Ravens have no plans to overlook Vick




 
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November 19th, 2006  
Team Infidel
 
 

Topic: Ravens have no plans to overlook Vick




DAVID GINSBURG

Associated Press

BALTIMORE - Chasing Tennessee quarterback Vince Young was merely a prelude to the task the Baltimore Ravens' defense faces Sunday, when the elusive Michael Vick and the Atlanta Falcons come to town.
"We're going to need our track shoes and a couple of rockets to chase him down," Ravens linebacker Adalius Thomas said.
Although Vick totaled six turnovers the past two weeks in losses to Detroit and Cleveland, the veteran quarterback remains as nimble as ever. His 650 yards rushing is more than Baltimore rushing leader Jamal Lewis has compiled in twice as many carries.
That's scary news for the Ravens, who allowed Young to run for 39 yards and a score last week in a 27-26 victory. Young is agile, but he's no Vick, who long ago mastered the art of escaping a pass rush and improvising on the fly.
"You better have more than one guy assigned to him at any given time," Ravens coach Brian Billick said, "because he's going to make some phenomenal plays outside the structure of the offense."
The fashion in which Vick can torment a defense extends beyond running linemen and linebackers ragged. Baltimore's cornerbacks and safeties also anticipate receiving far more exercise than usual.
"It makes for a long day on the back end if he gets out of the pocket, because receivers then have an opportunity to readjust their routes," Ravens cornerback Chris McAlister said.
Baltimore (7-2) will be without middle linebacker Ray Lewis, who also missed last week's game with a back injury and is still receiving treatment. But the Ravens will receive no pity from the Falcons (5-4), whose postseason hopes are in danger of collapsing under the weight of several season-ending injuries.
Former Pro Bowl defensive end Patrick Kerney, who leads Atlanta with five sacks, is out for the season after tearing his right pectoral muscle last week. The Falcons were already without their defensive end from the other side, three-time Pro Bowler John Abraham, who will miss at least two more games following abdominal surgery.
"You never want to use injuries as an excuse, but we're decimated on defense," Atlanta coach Jim Mora said. "We're just going to have to pull together and figure out a way."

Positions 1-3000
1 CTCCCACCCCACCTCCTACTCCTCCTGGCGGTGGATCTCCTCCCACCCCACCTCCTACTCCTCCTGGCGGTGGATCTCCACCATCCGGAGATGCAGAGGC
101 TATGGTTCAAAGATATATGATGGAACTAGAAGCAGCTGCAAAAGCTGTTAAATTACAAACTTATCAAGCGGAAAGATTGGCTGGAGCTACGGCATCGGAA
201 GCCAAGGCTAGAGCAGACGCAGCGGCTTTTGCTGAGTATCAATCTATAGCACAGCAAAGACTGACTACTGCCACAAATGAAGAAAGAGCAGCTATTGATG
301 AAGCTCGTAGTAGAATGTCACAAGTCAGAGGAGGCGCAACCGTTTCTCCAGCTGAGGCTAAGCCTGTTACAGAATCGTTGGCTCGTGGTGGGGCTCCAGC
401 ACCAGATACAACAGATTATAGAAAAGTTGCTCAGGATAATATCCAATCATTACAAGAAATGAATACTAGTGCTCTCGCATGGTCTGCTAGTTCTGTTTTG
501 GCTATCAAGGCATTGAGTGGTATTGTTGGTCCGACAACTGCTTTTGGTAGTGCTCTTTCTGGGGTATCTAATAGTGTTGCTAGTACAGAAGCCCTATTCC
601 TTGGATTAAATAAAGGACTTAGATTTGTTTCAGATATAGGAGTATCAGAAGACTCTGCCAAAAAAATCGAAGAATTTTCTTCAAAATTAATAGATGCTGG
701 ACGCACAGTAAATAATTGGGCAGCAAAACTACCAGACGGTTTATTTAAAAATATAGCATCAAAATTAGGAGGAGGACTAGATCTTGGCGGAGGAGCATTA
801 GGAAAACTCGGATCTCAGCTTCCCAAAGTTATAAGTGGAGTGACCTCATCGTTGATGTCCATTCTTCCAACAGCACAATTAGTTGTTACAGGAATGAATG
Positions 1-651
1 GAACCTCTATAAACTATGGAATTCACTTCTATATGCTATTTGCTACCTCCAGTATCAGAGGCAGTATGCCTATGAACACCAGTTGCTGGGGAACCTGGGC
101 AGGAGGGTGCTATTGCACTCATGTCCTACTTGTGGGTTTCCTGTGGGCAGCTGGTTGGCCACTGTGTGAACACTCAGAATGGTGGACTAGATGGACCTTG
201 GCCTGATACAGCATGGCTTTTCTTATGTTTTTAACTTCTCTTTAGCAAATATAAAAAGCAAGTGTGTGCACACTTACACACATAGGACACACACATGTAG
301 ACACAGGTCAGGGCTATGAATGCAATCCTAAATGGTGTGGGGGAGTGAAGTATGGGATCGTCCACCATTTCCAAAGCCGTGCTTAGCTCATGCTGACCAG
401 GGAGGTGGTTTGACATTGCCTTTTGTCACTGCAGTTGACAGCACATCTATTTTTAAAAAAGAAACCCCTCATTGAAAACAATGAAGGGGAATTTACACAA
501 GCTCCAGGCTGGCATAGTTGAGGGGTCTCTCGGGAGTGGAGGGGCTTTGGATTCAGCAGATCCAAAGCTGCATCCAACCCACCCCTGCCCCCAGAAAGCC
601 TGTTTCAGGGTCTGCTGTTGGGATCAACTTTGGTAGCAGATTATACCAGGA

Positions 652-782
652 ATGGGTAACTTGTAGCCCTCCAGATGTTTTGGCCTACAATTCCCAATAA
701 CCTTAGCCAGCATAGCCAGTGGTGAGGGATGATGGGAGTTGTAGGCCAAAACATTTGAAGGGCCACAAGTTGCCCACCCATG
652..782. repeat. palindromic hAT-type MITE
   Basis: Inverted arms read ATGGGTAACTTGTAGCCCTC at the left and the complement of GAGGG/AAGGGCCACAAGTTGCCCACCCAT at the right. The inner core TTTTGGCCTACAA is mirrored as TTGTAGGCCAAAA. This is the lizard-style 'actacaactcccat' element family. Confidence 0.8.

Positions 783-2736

Second-year player Chauncey Davis and rookie Paul Carrington, an undrafted free agent, will be the starting ends against a Baltimore offense that has staged a revival since Billick took over the play calling a month ago following a 23-21 loss against Carolina.
The Ravens have since won three consecutive games while averaging 29.3 points a game. But Steve McNair, who threw for 373 yards and three touchdowns last week in leading Baltimore back from a 19-point deficit, doesn't expect to sleep any better on Saturday night knowing he won't have to contend with Kerney and Abraham.
"Regardless of who we play, regardless of who lines up against us, we have to stay focused and get the job done," McNair said. "We're all professionals, and they wouldn't be in this league if they weren't good."
Davis and Carrington aren't exactly Abraham and Kerney, but they're the best the Falcons have got on the outside.
"They're fighters. They'll stand in there and they will battle," Mora said. "They will give their all every play."
Two weeks ago, when they were 5-2, the Falcons appeared to be playoff bound. Now they're a game behind New Orleans in the NFC South and trying to rebound from successive losses to sub-.500 teams.
"We're in the middle of the pack. You have to try to find a way to climb your way out of this hole," Atlanta running back Warrick Dunn said. "When you lose two in a row, you can get down on yourself. Gut guys are staying positive right now. We realize that there is still a long way to go before the season is over with."
That's the same sermon Billick is preaching to the Ravens, who have opened up a three-game lead in the AFC North.
"Our players know how tenuous every week is," he said, "so they will be focused on Atlanta."
 


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